Thailand’s finance minister says his country is in no hurry to raise rates in order to narrow its gap with rising U.S. interest rates, but not all economists agree with the move.
Finance Minister Arkhom Termpittayapaisith told CNBC last week that the country still has net capital inflows, hence capital flight is not a huge concern right now.
Capital flight takes place when investors take their assets or money out of a country to seek better opportunities elsewhere. As U.S. interest rates rise, there are concerns it could lead to capital outflows for some economies as investors seek higher returns in the U.S.
“Many countries, they’re raising the interest rates just to keep [sic] the difference between the Fed rate and the local interest rate. But that’s not the case for Thailand,” the Thai finance minister told CNBC’s “Street Signs Asia” on Thursday.
“I think when we look at the capital inflow and outflow, we still have the net inflow of capital. As you can see, our stock market although is very volatile at this time, foreign buyers are still net buyers for capital in Thailand.”
Not everyone agrees.
Capital Economics senior Asia economist Gareth Leather said the Thai central bank might be too optimistic given that the Thai baht has fallen 12% peak-to-trough in the past year and foreign exchange reserves have dropped sharply.
“In terms of monetary policy, the central bank is certainly taking a gamble,” Leather said.
“It is true that the factors pushing inflation higher, energy and food, have been on the supply side, and tighter monetary policy will not directly affect that. But raising rates just once while headline inflation has increased from 3.2% in January to 7.9% currently, is a risk.”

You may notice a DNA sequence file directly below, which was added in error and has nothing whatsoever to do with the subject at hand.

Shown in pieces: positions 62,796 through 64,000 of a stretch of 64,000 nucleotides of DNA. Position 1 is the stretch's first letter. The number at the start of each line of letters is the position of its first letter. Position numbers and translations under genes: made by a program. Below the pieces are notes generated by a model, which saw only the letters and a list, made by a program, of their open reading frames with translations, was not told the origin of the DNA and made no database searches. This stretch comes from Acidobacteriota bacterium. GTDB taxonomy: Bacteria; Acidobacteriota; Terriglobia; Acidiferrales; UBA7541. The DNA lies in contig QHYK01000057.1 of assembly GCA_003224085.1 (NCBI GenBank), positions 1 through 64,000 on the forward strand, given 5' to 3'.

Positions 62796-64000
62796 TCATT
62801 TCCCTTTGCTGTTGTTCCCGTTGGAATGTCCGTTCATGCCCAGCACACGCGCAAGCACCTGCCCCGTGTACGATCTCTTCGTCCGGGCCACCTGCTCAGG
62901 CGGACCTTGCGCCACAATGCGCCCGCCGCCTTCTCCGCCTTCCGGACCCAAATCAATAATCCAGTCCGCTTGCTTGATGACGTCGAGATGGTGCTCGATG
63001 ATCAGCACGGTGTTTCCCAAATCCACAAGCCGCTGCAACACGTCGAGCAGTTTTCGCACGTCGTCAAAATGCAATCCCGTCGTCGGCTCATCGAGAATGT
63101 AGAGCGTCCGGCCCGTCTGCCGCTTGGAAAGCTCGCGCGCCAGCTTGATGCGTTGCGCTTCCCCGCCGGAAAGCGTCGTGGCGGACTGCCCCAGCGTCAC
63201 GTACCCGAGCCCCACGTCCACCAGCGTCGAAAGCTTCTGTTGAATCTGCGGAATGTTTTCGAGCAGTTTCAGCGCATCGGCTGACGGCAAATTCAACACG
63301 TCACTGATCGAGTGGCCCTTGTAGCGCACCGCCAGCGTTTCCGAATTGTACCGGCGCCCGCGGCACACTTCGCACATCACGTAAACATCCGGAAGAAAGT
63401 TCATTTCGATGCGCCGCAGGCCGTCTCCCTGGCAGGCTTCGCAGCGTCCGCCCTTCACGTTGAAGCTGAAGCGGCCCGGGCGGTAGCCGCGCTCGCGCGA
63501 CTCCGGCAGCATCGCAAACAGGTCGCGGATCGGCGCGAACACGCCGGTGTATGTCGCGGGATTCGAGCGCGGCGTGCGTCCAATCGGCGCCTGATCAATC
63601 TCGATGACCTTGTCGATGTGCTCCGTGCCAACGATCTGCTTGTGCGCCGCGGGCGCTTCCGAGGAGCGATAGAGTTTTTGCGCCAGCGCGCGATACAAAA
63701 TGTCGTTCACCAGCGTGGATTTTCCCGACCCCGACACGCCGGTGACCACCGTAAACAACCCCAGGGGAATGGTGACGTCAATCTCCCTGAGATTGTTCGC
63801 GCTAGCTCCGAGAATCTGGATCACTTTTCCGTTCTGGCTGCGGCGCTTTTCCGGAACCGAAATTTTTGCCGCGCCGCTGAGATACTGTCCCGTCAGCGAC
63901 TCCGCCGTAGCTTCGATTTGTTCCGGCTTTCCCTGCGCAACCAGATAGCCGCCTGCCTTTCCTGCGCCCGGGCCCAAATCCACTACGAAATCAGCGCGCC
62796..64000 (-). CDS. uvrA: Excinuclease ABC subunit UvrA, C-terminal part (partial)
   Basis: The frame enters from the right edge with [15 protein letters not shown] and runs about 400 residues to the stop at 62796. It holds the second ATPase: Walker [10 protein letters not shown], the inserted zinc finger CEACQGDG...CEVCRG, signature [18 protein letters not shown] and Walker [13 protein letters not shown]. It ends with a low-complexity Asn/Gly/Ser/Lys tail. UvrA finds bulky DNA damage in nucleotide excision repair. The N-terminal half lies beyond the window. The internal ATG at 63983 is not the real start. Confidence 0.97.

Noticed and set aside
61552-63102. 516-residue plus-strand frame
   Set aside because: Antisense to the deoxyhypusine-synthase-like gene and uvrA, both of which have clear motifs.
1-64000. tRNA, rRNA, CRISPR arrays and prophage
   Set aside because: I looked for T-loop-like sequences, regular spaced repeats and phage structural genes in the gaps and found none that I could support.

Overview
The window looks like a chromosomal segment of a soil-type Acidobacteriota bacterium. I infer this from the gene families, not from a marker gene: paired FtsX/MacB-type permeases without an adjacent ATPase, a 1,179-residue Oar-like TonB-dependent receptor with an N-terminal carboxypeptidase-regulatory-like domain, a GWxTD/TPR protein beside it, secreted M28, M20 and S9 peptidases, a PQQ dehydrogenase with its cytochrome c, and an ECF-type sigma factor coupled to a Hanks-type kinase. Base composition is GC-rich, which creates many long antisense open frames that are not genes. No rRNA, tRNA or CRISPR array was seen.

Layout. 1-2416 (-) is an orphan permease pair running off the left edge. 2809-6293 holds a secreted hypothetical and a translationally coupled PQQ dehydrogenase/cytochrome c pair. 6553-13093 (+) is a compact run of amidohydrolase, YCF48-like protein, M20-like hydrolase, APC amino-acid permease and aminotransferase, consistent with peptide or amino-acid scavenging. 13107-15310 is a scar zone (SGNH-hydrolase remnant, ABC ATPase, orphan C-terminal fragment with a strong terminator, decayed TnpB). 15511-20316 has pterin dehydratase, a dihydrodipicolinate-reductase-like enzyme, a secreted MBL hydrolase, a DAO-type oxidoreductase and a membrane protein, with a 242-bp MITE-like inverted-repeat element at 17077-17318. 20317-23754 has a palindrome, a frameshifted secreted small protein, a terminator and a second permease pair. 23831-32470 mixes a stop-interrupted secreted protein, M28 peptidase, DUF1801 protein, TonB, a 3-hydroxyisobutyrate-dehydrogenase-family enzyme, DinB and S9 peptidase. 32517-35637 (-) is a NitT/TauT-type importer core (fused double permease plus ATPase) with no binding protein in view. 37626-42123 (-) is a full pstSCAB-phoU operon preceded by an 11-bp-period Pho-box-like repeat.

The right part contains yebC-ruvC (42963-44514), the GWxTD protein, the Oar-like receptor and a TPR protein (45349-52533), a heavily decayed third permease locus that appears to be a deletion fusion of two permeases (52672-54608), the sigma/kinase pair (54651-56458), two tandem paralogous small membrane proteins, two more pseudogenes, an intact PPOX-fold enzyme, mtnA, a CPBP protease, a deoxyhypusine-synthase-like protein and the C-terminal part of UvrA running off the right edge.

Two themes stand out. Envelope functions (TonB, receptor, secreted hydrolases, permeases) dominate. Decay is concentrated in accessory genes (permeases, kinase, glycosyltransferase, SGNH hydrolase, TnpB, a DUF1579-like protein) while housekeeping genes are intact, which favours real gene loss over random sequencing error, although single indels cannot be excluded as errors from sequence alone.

The Bank of Thailand’s inflation target is between 1% to 3%, but headline inflation hit 7.86% in August.
Thailand raised its key policy rate by 25 basis points in August from a record low of 0.5%, and the one-day repurchase rate currently stands at 0.75%. The last time the central bank raised the benchmark rate was almost four years ago in December 2018.
Instead of racing to hike rates, Termpittayapaisith said it’s important to take a more balanced approach to monetary policy especially when the Thai economy is recovering and the country is still experiencing net capital inflows.
“The central bank is very, very careful in raising the interest rate… at the same time our economy has to recover.”
The finance minister also said since global inflation was caused by supply side disruptions, hiking up rates to curb demand might not be an effective approach.
He said he was not worried about servicing foreign debt — even as the Thai baht continues to depreciate against the U.S. dollar — since there are other growth engines in Thailand beyond the tourism sector.
“I’m not worried because debt service is still in our capacity, particularly for… the public debt,” Termpittayapaisith said. “I think once the economy recovers, I think we are not worried about that.”
Aside from tourism, Termpittayapaisith said the government was expecting increased foreign direct investments in its Eastern Economic Corridor, a new economic zone in the country’s eastern provinces.
The number of tourists is expected to rise to between 8 million to 10 million next year, about a quarter of pre-Covid numbers, according to Termpittayapaisith.
On Thursday, the Thai government also said it wanted to increase its rice exports. Earlier last week, the Thai National Shippers’ Council reaffirmed Thailand’s exports were still on track to rise between 6% to 8% this year.
In line with Termpittayapaisith’s comments, DBS Group Research economist Chua Han Teng said there had been net portfolio capital inflows into Thai equities and bonds since the start of the year and he expected the Thai central bank to take a moderate path with rate hikes.
“Foreign equity inflows are performing notably better than the past two years, likely on expectations that Thailand has started to recover from the pandemic, driven by improved tourism and private consumption activity,” Chua said.
“Our expectations are for the Bank of Thailand to proceed with gradual policy rate hikes and monetary normalization as it balances rising inflation with a smooth economic growth lift-off.”
However, he said Thailand’s continued “negative policy interest rate differential” with the U.S. could be problematic for the country, especially since the Federal Reserve has shown it has more appetite to raise rates which could then heighten risks of capital outflows.